Friday, December 14, 2012

Some Nights of Good Karma

And this year's award for most relatable song goes to... "Some Nights" by Fun. Come get your award, you Freddy Mercury-wannabes!

Meh, I figure this is somehow fitting. I've been hearing this song all over the place for the past few weeks and just didn't take the time to listen to it until last night. I recognized it mostly from the Chanukah-themed parodies by Pella and Standfour. (Shoutout to The Maccabeats' original Chanukah song, which has an important, great cause behind it.) But then, yesterday, I gave it a listen for real.

I may be a little bit in love with the lyrics, and not just because I briefly considered the title "Some Nights" for that webcomic that never happened back on Arbitribe (the subtitle for it was supposed to be " the Heights." I know, terrible).

This is probably the first time I've listened to a song and thought, this is me. But not just me, everyone my age I've had any sort of discussion with. A song about knowing you stand for something, knowing you want something, but just not being sure what that is. A song about oscillating between thinking your life sucks and counting your blessings, because except for that one thing that sucks, you've got everything you need. It might as well have been called "So you're in your early-mid twenties."

Apologies to the easily-offended for the one curseword in this song.

Besides, it's just another clear indication that Fun is trying to be the new Queen, an artistic choice I wholeheartedly approve of. We could use more Rock n' Roll. Come on. Listen to that beat, those power-harmonies, and the lead singer's melodic yelping and tell me he's not picturing himself with the Mercury 'stache.

The song features verses which sound oddly to me like some religious/ community complaints I've had and heard:

Why don't we break the rules already? I was never one to believe the hype, save that for the black and white. I try twice as hard and I'm half as liked, but here they come again to jack my style.

A verse about pursuing people you don't care about just to keep from thinking too hard, a verse about wishing you had your real friends around to make sure you're not forgotten, a spoken verse about disillusionment.

So this is it? I sold my soul for this? Washed my hands of that for this? I miss my mom and dad for this?

Obviously, many of the experiences named are not ones I've had or relate directly to (I don't think there's a martyr in my bed, anyway), but the sentiment rings true. I think my personal favorite one, though, is the one that just seems to cover all of it (and sorry, but it's the one place there's cursing).

Well, that is it, guys. That is all. Five minutes in and I'm bored again. Ten years of this and I'm not sure if anyone understands. This is not one for the folks at home. Sorry to leave, mom, I had to go. Who the ---- wants to die alone all dried up in the desert sun?

To me, this song is just essentially a summary of prayer. These are essentially the things I think about when I talk to G-d (seeing G-d's ghost, I guess? Hey, I'm Jewish, so not every parallel is perfect). I wonder if He cares, if He's listening at all, wondering why He didn't listen to some things I prayed for so hard. Wondering if, like the closing verse says, it's for the best You didn't listen.

I don't know about anyone else, but if I was singing this song, I'd have a siddur in hand and be staring straight up.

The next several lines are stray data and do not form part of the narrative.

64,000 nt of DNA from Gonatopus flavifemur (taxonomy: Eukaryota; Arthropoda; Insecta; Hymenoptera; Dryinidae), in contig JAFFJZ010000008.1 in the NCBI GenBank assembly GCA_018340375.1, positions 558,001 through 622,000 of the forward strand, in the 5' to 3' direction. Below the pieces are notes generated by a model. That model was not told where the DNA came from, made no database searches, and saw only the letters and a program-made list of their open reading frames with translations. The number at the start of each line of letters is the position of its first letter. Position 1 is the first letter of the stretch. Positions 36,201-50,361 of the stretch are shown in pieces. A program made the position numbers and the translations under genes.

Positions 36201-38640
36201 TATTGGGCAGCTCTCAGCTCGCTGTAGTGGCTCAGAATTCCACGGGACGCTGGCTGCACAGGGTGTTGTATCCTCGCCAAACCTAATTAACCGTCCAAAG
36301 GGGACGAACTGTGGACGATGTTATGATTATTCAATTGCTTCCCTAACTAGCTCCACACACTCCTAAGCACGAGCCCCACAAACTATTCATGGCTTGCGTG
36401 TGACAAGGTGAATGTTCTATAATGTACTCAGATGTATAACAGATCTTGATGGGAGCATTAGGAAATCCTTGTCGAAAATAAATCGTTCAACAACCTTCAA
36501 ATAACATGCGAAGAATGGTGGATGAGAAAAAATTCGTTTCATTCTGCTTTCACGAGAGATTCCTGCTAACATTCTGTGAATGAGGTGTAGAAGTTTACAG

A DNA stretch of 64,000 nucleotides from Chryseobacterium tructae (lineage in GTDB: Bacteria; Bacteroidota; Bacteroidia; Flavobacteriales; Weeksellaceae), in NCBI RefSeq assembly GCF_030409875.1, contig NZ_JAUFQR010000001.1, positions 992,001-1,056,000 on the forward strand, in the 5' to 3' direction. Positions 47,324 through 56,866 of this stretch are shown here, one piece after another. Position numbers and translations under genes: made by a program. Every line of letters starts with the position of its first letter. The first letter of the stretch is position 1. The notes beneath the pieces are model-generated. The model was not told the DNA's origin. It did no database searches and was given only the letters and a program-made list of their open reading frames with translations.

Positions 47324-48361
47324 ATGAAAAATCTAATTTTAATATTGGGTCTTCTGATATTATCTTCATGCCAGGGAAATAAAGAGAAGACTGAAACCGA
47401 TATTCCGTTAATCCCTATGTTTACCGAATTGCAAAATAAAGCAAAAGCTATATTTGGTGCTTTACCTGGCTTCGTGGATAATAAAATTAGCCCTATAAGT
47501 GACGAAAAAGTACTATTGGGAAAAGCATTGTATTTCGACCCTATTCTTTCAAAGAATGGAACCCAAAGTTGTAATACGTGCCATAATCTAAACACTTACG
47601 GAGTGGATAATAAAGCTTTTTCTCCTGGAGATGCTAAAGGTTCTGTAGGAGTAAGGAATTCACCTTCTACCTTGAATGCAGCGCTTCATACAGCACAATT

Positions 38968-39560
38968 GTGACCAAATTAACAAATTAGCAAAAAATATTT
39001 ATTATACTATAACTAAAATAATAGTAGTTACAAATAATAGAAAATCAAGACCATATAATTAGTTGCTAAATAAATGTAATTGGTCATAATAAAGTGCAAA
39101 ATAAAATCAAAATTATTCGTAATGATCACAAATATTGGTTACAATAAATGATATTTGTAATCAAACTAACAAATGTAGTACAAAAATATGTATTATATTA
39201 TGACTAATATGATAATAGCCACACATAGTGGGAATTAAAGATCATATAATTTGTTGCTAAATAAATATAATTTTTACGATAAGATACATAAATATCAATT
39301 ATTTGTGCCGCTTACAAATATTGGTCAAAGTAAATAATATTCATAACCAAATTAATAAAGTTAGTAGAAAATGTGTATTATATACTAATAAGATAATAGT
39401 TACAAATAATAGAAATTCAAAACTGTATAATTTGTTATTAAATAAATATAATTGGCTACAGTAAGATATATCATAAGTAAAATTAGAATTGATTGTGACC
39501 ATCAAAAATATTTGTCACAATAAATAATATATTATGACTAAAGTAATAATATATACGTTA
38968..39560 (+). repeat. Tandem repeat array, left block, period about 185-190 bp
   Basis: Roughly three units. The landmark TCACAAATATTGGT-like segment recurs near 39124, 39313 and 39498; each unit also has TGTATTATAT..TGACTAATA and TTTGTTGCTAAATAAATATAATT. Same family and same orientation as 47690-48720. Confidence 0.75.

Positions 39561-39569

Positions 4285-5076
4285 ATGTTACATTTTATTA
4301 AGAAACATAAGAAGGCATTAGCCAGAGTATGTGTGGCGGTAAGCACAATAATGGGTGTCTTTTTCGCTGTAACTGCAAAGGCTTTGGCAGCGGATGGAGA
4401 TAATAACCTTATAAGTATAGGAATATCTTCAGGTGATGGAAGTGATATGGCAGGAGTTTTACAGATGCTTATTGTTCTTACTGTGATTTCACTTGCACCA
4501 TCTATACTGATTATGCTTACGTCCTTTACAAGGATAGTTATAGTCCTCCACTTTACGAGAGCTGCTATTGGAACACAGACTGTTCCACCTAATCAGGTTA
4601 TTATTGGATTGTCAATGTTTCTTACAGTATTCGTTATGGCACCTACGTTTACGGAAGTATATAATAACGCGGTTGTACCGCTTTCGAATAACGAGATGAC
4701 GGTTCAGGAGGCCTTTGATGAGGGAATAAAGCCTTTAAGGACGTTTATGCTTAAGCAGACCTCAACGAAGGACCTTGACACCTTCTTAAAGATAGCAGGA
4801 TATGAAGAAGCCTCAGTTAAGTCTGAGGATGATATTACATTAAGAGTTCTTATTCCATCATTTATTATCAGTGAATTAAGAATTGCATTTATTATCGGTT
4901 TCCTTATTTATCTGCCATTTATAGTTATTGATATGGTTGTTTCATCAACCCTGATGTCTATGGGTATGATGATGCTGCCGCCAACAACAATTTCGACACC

So what is this post other than an ode to one of the first songs I've heard on the radio and right away loved in a long time? It's an expression of an odd sort of smile I felt this week.

I realized why I've been so freaked out. It's because I realized just how little control I have over what happens to me. Sometimes it feels like the only things I can control is what I eat and when I take a shower. But then I realized there was one more thing I could control.

I couldn't control what other people did. But I could control what I did. So I did the only thing I could think of. I responded to emails and messages I had left fester in my inbox because of school. And I made a little Chanukah resolution. It's the same resolution I've been working on this entire semester, but this time I decided to really throw it into high gear. I've been working on what I consider my worst two qualities: my impatience and my tendency to react before I process.

So that's what I've been working on. Someone pointed out to me that if the last time I'd been having a hard time, which was two winters ago, someone had told me that in just a few months I'd be starting the best year of my life so far, I would never have believed them and demanded, "Well, why can't it start now?"

So now, that's how I'm choosing to view things. Things may be difficult now, but just like that concept of Karma, maybe it's difficult now so that it can be easier later. Maybe I'm confused about what I want now so that when I finally decide on a path, I will be sure of it. Maybe my first semester was so crazy difficult so that my next few won't be so comparatively bad.

I read a quote on the whiteboard in the hall at NYU last week: "One thing at a time, all things in succession. That which grows fast withers as quickly. That which grows slow endures." -J.G. Holland

Yesterday, the whiteboard said: "Ring the bells that still can ring. Forget your perfect offering. There is a crack in everything. That's how the light gets in." -Leonard Cohen (for those who don't know, the guy who wrote 'Hallelujah')

I took both of these to heart. Patience. And remember, not all is lost. It's just that nothing is perfect, and maybe it's better that way. Just because the bell is cracked, it doesn't mean it can't ring anymore. Who knows, maybe it'll sound better, like a slightly warped record.

G-d, maybe it's for the best You didn't listen. As long as there's a reason I just don't know about yet.

No comments:

Post a Comment